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Memphis Police Relaxed Hiring Standards Before Nichols Beating

Years before the brutal police beating of Tyre Nichols, the Memphis Police Department relaxed academic, disciplinary and fitness standards at its training academy in an effort to fill widespread vacancies. That opened the door for the hiring of officers who could become dangerous liabilities, nine current and former officers who recruited and trained academy students tell the Washington Post. After the city cut pension benefits in 2014, and as high-profile police misconduct cases soured public opinion of the profession, many officers left the department, and fewer applicants expressed interest, according to department statistics and interviews with current and former officers. Hoping to boost admissions, the department said in 2018 that it would defer college credit requirements for recruits, allowing applicants with high school diplomas and multiple years of work experience to join the force and pledge to attend college later. The city announced a $15,000 signing bonus for police recruits in 2021. Last year, the department said it was adjusting qualifying marks in fitness in an effort to exclude fewer applicants.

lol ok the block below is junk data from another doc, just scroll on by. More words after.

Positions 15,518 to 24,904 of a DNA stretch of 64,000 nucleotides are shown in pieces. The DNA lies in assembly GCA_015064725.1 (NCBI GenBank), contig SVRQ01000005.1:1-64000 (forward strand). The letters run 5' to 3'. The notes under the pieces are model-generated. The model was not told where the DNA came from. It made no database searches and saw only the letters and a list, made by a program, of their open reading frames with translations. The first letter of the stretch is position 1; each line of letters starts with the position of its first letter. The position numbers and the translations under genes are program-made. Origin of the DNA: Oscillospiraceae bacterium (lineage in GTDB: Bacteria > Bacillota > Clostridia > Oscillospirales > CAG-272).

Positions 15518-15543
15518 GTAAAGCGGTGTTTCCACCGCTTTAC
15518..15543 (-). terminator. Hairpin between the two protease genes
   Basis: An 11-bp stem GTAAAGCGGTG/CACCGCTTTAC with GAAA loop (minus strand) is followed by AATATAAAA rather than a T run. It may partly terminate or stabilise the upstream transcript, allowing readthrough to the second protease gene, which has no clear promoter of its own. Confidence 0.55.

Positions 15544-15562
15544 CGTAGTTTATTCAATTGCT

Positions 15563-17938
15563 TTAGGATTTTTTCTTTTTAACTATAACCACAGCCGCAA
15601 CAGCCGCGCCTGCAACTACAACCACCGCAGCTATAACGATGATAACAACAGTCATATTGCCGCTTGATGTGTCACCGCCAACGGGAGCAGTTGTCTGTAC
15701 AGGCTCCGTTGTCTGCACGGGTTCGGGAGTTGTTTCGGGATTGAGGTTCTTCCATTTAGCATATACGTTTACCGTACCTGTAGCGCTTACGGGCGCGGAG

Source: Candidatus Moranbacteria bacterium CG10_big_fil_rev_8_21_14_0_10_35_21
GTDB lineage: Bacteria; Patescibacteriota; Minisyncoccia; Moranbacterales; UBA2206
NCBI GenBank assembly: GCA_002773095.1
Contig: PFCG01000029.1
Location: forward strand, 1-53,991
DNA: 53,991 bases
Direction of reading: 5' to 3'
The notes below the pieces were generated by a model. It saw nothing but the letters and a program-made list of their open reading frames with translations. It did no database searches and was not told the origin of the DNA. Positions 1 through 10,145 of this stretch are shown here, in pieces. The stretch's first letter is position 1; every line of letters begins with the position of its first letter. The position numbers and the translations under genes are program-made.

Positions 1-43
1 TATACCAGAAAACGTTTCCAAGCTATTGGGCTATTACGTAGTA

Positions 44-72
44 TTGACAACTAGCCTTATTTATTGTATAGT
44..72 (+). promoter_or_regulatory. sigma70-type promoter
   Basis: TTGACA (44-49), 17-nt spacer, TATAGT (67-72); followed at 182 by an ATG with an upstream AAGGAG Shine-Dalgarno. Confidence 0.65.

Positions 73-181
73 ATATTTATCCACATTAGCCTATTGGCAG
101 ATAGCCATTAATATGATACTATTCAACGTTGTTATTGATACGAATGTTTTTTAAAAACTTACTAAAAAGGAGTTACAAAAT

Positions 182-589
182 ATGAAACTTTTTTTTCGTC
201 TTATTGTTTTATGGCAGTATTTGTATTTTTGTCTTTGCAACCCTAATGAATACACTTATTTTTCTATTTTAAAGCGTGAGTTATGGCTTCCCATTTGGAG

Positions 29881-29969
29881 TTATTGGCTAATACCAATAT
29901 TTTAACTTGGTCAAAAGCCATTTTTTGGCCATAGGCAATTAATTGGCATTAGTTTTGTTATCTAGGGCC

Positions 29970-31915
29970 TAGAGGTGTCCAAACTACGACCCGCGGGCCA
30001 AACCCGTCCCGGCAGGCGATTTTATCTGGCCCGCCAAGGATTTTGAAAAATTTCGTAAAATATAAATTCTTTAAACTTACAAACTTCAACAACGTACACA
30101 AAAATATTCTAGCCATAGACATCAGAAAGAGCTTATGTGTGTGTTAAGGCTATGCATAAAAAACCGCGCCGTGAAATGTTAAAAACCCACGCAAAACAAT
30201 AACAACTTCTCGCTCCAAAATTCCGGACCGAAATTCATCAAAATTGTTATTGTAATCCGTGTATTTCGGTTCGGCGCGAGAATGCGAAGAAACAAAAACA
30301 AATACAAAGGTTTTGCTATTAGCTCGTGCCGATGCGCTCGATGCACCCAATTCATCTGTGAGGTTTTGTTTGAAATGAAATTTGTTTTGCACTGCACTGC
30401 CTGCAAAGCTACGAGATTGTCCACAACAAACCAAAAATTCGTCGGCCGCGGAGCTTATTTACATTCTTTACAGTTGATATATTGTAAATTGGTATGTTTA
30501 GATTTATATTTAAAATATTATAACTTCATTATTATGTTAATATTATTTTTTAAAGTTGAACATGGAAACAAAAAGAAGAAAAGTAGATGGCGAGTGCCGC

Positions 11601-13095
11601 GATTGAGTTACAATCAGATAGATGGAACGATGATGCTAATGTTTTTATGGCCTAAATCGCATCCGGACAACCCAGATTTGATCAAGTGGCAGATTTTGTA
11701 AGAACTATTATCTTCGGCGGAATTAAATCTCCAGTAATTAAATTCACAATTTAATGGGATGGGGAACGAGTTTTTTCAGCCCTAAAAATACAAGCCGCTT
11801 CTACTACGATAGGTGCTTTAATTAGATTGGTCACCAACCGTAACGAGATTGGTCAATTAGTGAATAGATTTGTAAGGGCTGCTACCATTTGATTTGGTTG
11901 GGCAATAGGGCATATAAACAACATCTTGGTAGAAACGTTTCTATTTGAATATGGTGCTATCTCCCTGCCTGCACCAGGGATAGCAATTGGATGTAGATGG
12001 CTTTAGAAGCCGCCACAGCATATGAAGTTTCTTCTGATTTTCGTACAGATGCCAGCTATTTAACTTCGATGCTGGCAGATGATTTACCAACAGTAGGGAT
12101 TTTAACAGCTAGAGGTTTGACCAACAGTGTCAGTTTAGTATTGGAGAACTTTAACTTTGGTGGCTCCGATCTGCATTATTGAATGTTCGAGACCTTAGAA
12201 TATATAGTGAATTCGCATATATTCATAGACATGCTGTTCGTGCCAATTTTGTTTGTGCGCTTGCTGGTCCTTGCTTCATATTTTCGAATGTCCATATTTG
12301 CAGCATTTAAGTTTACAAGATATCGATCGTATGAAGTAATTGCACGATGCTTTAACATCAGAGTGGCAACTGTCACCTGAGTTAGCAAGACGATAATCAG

Additional changes were made but not announced publicly. The academy became more lenient in grading, and students were allowed more chances to retake exams — including at the shooting range — after failures that would have led to dismissal under previous rules, the current and former officers said. Incidents of cheating did not always trigger dismissal, as in the past. Struggling students were invited to study sessions in which they were taught upcoming test material straight from exam books. The broad overhaul was implemented by then-Police Chief Michael Rallings and his successor, Chief Cerelyn Davis, under the direction of Mayor Jim Strickland. It resulted in larger class sizes at the academy while maintaining high graduation rates for recruits, including the five officers charged with murder in connection with Nichols’s death in January. Veteran officers involved in training and supervising new hires said the changes created conditions that made incidents like the Nichols beating more likely. “They baby these recruits and do everything they can to help them pass the tests so they don’t lose the body,” said Brian McNamee, a former Memphis police lieutenant and supervisor of training for the department from 2019 to 2021. “That’s a problem. If somebody can’t pass the tests and can’t grasp the material, you don’t want them on the streets policing you.”



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